By Michael Ollove

Three years after the demise of the long-term care piece of the Affordable Care Act, some states are retooling their Medicaid programs to maximize the number of people who can get care at home and minimize the number who have to become poor to receive help.

They also are trying to save state dollars. Medicaid is a joint state-federal program, and long-term care for the elderly is putting an ever greater burden on state budgets: Total Medicaid spending for long-term services rose from $113 billion in 2007 to nearly $140 billion in 2012.

Two recent reports have focused attention on the issue. The first, an AARP report on long-term care policies released last month, found widespread disparities between states on affordability, quality, the availability of home care and support for family caregivers.

The key to a state's overall performance, AARP found, was its Medicaid program. According to the report, 24 states have increased the percentage of their Medicaid dollars dedicated to home and community-based services _ which 90 percent of seniors say they prefer to institutional care. But there was a huge gap between the top five ranked states and the bottom five. While the top five states (Alaska, Colorado, Minnesota, Oregon and Washington) spent 62.5 percent of their Medicaid long-term care money to home or community-based care, the figure for the bottom five states (Alabama, Indiana, Kentucky, Mississippi and West Virginia) was 16.7 percent.

In order to become "poor" enough to qualify for long-term care under Medicaid, many seniors have to first expend their own resources on private institutional care. A second report, released by the Government Accountability Office last month, shined a spotlight on the so-called "spend down" issue.

In a non-representative sample of seniors who had been accepted for Medicaid long-term benefits in two counties in each of three states _ New York, Florida and South Carolina _ the report found that 41 percent had total assets worth $2,500 or less, and another 44 percent had resources between $2,500 and $100,000. Only 14 percent had assets worth more than $100,000.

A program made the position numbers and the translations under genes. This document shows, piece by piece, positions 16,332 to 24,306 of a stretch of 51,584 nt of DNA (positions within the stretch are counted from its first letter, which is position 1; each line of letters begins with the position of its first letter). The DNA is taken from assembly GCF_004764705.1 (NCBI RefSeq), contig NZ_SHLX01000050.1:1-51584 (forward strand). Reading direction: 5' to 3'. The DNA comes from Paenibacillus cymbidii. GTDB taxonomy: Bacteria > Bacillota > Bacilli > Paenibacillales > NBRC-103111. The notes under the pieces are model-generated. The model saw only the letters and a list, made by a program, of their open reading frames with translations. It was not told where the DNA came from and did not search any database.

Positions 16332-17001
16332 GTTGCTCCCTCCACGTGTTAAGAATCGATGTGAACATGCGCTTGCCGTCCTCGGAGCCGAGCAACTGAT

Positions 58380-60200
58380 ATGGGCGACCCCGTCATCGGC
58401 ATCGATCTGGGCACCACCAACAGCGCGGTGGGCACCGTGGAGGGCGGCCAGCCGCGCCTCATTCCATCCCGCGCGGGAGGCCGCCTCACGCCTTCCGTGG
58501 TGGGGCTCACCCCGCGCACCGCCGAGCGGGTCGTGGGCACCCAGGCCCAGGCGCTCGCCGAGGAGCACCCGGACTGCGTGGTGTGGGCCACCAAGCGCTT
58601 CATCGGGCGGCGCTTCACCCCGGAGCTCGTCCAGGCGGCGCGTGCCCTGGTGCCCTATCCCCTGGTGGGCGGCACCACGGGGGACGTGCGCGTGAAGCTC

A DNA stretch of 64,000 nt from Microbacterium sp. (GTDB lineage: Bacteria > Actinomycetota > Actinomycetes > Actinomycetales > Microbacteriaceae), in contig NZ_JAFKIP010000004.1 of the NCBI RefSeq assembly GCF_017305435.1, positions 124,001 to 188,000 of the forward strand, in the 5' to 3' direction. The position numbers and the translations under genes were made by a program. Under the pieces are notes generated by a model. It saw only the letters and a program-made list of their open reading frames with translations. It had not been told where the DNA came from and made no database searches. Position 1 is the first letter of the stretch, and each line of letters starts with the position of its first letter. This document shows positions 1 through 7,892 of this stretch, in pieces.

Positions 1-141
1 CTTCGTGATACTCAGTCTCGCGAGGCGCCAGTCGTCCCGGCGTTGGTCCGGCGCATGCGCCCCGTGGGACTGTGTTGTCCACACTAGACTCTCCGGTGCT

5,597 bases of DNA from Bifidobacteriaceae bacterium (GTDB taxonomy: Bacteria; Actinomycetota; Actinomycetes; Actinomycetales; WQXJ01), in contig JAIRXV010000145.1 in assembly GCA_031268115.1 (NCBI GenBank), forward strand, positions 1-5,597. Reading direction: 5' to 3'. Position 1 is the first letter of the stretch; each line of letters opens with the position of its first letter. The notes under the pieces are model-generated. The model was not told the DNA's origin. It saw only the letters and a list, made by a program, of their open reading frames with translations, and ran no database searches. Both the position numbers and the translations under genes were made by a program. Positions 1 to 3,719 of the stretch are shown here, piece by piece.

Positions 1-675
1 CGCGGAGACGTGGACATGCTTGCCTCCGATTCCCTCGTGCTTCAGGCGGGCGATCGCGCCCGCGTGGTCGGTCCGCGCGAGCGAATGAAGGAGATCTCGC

The report found that the median total resources for all approved applicants was $7,660, considerably less than the $170,516 that was the median net worth of all elderly households in the United States in 2011.

For many seniors, it doesn't take long to run out of money, said Eric Carlson, a senior attorney at the National Senior Citizen's Law Center. "With private nursing homes costing $4,000 to $12,000 a month, people's life savings can disappear very quickly," he said.

When Medicaid was created in 1965 to provide health care for the poor, the long-term care benefit for the elderly was seen as a safety net for a limited number of seniors without the resources to care for themselves. That limited number has grown exponentially as lifespans have lengthened and the cost of private nursing and assisted living care has increased.

Today Medicaid is the largest single payer for long-term care, and 2.5 million seniors rely on that money. According to the Center on Budget and Policy Priorities, a research group focused on low-income Americans, Medicaid covers more than 60 percent of all nursing home residents, and pays 40 percent of the nation's total costs for long-term care services. AARP estimates that nearly one-third of all seniors will exhaust their resources during their lifetimes and will have to eventually turn to Medicaid for long-term care.

"The system we have was never designed to provide for long term care for such a large portion of our aging population," said Howard Krooks, former president of the National Academy of Elder Law Attorneys (NAELA), who practices in New York and Florida.

When it was enacted in 2010, the Affordable Care Act included a provision that would have enabled people to voluntarily buy affordable long-term care insurance through payroll reduction, but the measure was repealed after the Obama administration determined it was not financially viable. Instead, Congress created a national long-term care commission, which failed to agree on any solutions.

In 2006, the federal government made it more difficult for seniors to transfer assets (for less than fair market value) to family members or others in order to qualify for Medicaid eligibility, barring such transfers in the five years before the senior applies for Medicaid.

But states vary greatly in how strict they are in enforcing the rule. A GAO report released in May found that 31 states did not require 60 months of documentation from applicants, and that Arkansas, Minnesota and Washington, D.C., only required one month of documentation.